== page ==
EVA and FRANCO MATTES aka 0100101110101101.ORG at Postmasters opening May 15

Posted by Eva_and_Franco_Mattes | Thu May 13th 2010 11:33 a.m.

May 15th - June 19 2010

EVA and FRANCO MATTES aka 0100101110101101.ORG

Reality is Overrated

opening reception: Saturday may 15,  6-8 pm


www.postmastersart.com - info online

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Postmasters Gallery is pleased to present "Reality is Overrated" by Brooklyn based artists Eva and Franco Mattes aka 0100101110101101.ORG. The exhibition will  include several new net-based performances as well as their very first work together, a project that has been kept secret for 14 years. The show will open on May 15th and will be on view until June 19th. 

The works in this exhibition engage in charged, high resonance issues of crime, sex, war, and death. 

What we see in "Reality is Overrated” is a slow process of disintegration of some of our core beliefs about art and culture: the need for material objects, the authority of institutions, the uniqueness of an artwork and the distinction between reality and simulation. Museums have been mysteriously robbed and art objects become dust gathering, obsolete commodities. In order to get real and spontaneous reactions the artists are looking for their audience outside of traditional art spaces, confronting groups of unaware viewers. 

In their work Eva and Franco Mattes manipulate video games and Internet technologies creating a permanent state of insecurity by blurring borders between reality and fiction, art and confrontation, intent and its often unexpected consequences.

For “No Fun” Franco Mattes simulated committing suicide in a public webcam-based chat room. Thousands of random people watched while he was hanging from the ceiling, swinging slowly, for hours. The video documentation of the performance, which was just banned from YouTube, is an unbelievable, at times very disturbing, sequence of reactions: some laugh, some are completely unmoved, some insult the supposed corpse, some take pictures with their mobiles. Notably, out of several thousand people, only one called the police.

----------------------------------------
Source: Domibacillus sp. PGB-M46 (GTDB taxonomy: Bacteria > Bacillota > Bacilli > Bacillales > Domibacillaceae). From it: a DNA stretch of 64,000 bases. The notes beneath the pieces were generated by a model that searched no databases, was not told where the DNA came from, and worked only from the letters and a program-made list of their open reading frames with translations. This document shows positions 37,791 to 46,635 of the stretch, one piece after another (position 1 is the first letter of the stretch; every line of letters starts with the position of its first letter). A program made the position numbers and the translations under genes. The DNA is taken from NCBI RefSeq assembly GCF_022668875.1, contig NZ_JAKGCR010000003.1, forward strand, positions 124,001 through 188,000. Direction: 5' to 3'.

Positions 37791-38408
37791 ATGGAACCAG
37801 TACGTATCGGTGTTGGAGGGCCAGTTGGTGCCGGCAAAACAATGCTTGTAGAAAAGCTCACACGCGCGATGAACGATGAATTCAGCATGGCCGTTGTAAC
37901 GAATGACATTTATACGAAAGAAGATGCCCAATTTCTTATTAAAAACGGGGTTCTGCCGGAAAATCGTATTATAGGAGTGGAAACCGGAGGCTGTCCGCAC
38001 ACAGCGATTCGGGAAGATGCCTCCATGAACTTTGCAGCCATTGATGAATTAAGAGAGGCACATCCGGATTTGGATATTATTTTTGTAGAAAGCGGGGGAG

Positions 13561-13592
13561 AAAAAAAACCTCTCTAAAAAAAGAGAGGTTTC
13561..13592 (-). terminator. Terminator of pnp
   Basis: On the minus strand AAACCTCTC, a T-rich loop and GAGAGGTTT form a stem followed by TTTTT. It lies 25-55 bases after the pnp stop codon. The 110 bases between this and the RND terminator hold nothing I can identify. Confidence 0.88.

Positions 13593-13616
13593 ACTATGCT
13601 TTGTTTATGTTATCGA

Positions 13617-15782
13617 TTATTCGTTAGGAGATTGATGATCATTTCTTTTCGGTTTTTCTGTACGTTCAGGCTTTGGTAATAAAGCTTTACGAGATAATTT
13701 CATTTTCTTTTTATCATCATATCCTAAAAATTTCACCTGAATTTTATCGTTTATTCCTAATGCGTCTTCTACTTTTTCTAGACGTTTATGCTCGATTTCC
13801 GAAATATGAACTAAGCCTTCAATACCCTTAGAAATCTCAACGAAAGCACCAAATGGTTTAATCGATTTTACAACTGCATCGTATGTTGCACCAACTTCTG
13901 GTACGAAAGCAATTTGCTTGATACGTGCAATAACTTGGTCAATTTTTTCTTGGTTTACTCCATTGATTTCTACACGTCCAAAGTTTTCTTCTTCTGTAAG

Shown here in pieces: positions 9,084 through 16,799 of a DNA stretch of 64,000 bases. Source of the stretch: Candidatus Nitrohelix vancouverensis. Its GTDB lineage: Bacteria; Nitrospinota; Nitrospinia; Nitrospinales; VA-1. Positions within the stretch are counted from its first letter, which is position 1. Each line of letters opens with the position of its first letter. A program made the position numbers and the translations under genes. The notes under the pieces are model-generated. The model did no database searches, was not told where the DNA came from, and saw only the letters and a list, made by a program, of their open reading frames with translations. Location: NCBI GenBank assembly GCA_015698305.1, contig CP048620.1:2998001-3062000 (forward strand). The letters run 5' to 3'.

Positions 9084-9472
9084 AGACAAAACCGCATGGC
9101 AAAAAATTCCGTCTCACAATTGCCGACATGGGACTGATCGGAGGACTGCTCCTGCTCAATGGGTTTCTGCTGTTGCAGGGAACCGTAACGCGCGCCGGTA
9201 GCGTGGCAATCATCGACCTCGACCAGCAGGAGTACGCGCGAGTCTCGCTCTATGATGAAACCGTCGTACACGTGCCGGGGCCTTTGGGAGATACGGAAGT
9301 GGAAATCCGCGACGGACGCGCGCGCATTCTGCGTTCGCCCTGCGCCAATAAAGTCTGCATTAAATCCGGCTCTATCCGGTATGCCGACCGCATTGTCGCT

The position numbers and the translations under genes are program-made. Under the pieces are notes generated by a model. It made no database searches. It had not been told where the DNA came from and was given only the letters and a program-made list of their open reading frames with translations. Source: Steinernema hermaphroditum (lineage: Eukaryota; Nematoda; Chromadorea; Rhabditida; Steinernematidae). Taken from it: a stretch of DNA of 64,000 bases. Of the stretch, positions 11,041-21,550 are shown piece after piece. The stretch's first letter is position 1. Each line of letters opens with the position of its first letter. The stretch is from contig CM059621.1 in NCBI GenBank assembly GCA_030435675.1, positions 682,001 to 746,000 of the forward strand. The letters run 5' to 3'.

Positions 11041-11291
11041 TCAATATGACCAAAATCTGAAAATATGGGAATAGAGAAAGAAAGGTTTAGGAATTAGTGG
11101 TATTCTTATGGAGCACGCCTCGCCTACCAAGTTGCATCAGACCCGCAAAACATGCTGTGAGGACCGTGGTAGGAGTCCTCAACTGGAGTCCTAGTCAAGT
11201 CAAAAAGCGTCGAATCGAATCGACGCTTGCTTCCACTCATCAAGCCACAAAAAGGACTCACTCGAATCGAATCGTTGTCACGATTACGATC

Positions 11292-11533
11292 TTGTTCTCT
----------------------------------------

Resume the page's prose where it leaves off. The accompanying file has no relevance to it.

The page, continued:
In “Freedom” we are faced with a live performance set within the popular first-person shooter videogame “Counter Strike”. Here the artist, Eva Mattes, is refusing to accomplish the basic role of the game: kill the enemy. She instead tries to convince the other players to save her because she is “trying to make an artwork”. The result is the performer being endlessly and brutally killed and abused by the other players.

The artists' earliest work “Stolen Pieces” is shown here for the very first time : over a period of two years (1995-1997) Eva and Franco stole dozens of fragments of works of art - masterpieces by famous artists, such as Kandinsky, Duchamp, Beuys, Rauschenberg, Warhol, and Koons - from the most renowned museums of contemporary art in the United States and in Europe. For 14 years they have never revealed its existence. Besides the fragments themselves, the exhibition features a video, shot with a hidden camera, documenting their last heist. Making a mockery of our belief in the sacred nature of art, this controversial work is an open question: where does the value of a work of art lie? Are objects overrated?

The title of this show refers to the actual human condition in which the perception of reality is more and more filtered by the media. Humanity abandoned reality to live in front of screens, concerned only with media attention disguised as communication, and narcissistically hoping to be the protagonist of this spectacle, while chatting compulsively. For their recent works Eva and Franco went down the dark side of the Internet to meet this humanity.

All the works in this show can also be seen online on the artists’ website. 

This is the Matteses third solo exhibition at Postmasters. Their work has also been show at Performa, P.S.1, the Walker Art Center, Manifesta, ARoS Kunstmuseum, The National Art Museum of China, the New Museum and the Venice Biennale. They have been recently invited by Marina Abramovic to perform at Plymouth Art Center, UK. A monograph on their work has just been published by Charta.

Postmasters Gallery: 459 west 19th street, New York
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